Asking woodworkers if they prefer working with hardwoods over softwoods is like asking kids if they like candy or vegetables better. While there is no denying that the hardwoods offer up durability, beauty and variety, the softwoods’ reputation of being boring needs some serious rehabilitation. Yellow cedar is one softwood that might achieve that.
Native to the west coast of North America, Yellow Cedar is found from Alaska south to northern California. The wood is especially esteemed among the Indigenous peoples of British Columbia. Its preferred habitat is the wet mountainous regions at higher altitudes up to the tree line.
Yellow cedar end-grain
Yellow Cedar typically grows up to 120 feet with diameters of 4 – 6 feet. The heartwood is an attractive light yellow with a slightly paler sapwood which is not clearly demarcated from the heart. It is a slow growing tree which results in a dense wood with a consistent texture. While occasionally wavy, it is usually straight grained. Yellow Cedar is dimensionally stable once dried and is considered to be very durable with a high resistance to insects and fungi.
It is a joy to work by hand or machine. It planes and routes well producing meticulous surfaces. It saws with little if any tearout. Japanese wood workers whose skill with hand tools is renowned worldwide, revere the Yellow Cedar for these reasons. It glues, nails and holds screws with ease. While it is usually left unfinished, it does take to stains, although darker tones may blotch. Pre-stain conditioners should be used with these darker stains. Yellow cedar also takes to paint if that is your thing.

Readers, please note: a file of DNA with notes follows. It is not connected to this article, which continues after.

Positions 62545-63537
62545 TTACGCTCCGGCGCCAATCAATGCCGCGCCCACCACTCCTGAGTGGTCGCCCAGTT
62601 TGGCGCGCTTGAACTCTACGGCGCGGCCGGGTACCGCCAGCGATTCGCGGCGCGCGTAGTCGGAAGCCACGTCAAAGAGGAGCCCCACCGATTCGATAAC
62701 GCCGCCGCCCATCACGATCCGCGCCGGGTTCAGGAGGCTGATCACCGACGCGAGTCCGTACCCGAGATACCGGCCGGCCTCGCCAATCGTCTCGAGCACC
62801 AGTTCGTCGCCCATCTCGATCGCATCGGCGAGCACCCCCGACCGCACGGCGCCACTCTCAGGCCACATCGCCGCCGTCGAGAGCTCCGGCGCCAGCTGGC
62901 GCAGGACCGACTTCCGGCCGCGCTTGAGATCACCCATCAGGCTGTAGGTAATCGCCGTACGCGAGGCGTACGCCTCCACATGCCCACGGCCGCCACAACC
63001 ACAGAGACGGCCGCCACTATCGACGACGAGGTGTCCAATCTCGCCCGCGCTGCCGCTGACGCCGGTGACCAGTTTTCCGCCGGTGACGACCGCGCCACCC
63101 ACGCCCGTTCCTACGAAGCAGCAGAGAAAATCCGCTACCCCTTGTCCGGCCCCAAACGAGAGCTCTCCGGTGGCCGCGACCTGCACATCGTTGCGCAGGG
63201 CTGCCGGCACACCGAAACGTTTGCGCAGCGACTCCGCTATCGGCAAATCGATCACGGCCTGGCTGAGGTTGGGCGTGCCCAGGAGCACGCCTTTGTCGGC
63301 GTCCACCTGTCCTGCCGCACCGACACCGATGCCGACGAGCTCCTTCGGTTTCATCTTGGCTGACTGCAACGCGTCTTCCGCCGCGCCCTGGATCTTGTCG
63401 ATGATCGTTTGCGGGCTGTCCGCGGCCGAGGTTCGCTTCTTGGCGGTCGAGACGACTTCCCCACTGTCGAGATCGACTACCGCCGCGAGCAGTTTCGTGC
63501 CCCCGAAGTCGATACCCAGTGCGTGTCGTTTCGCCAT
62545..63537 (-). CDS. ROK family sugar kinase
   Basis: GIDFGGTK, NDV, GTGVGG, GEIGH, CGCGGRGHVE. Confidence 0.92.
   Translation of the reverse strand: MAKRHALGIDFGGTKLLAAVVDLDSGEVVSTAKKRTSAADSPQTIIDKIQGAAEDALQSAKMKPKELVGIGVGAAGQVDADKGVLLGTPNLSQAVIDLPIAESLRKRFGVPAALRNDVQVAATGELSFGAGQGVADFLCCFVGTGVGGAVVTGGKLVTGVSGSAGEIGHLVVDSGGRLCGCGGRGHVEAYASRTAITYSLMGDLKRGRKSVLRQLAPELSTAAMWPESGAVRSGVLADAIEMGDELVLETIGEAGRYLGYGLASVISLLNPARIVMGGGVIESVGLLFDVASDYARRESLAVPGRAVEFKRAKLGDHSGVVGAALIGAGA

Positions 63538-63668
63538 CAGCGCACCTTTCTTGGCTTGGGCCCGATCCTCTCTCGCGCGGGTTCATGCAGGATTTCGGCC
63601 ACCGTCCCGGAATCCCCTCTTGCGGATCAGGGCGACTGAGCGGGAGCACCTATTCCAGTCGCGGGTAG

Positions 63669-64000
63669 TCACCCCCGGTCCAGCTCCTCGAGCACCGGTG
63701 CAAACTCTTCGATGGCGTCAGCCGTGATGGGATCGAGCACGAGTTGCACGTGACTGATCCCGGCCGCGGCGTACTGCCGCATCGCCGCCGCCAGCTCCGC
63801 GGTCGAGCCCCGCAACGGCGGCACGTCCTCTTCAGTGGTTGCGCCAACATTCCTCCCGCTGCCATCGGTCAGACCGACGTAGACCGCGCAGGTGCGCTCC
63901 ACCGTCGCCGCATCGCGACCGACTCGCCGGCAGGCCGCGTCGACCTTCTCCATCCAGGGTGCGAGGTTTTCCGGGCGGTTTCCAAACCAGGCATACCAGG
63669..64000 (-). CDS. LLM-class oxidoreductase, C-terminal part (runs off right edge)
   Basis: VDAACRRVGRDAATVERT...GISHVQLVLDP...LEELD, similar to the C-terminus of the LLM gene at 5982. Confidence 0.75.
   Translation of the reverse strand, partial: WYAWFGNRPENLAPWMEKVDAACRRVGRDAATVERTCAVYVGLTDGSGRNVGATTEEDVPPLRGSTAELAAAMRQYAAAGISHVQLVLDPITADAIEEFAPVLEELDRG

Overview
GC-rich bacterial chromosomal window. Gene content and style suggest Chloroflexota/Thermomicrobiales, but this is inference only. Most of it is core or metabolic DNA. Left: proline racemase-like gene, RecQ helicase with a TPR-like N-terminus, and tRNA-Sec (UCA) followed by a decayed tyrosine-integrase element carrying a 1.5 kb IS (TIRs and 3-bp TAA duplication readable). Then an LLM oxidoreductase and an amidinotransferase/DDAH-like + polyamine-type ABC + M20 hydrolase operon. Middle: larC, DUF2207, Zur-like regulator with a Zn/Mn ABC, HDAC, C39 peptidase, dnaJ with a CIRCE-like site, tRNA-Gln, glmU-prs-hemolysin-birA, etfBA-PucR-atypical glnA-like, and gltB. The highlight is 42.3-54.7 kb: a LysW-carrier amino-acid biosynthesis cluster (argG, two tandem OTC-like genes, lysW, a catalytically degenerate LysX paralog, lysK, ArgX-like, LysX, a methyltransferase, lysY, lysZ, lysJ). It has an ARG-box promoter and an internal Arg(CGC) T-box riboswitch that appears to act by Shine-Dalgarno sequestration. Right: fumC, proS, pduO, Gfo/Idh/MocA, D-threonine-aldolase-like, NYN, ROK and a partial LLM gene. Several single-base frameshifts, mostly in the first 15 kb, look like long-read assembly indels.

Yellow Cedar has a multitude of uses. It is prized for exterior trim such as siding, fascia and shingles. It does not splinter as it weathers and will turn an attractive shade of grey. Its durability makes it a good wood for boat-building where it is used in the construction of hulls, canoes and paddles. Interior uses include cabinets, millwork and trim. It is an excellent choice for carving and turning. Other uses include toys, boxes, wooden cutlery and sporting goods. If that isn’t enough, it is also used for soundboards in musical instruments.
Despite this pedigree, Yellow Cedar is not harvested in comparable numbers to other west coast softwoods such as Western Red Cedar. I suspect that this is due to its preferred habitat which may make it difficult to log. For this reason, Yellow Cedar can be hard to source outside of its natural range and can be relatively pricey for a domestic softwood.
There are some clouds on the horizon. Yellow Cedar is vulnerable to climate change. This tree is dependant on a deep snowpack to protect the vulnerable shallow roots from freezing. Higher winter temperatures leading to lower amounts of snow in the winters are beginning to affect the Yellow Cedar population. Biologists are now working to assess whether the Yellow Cedar needs protection.
For now, Yellow Cedar is available from most specialty wood suppliers, most lumberyards will not carry it. Its hardness, durability and workability make it suitable for projects that most woodworkers would not consider a softwood for. Given the way it yields to handwork, I recommend you unplug, get out the handplanes and discover the joys of working with Yellow Cedar.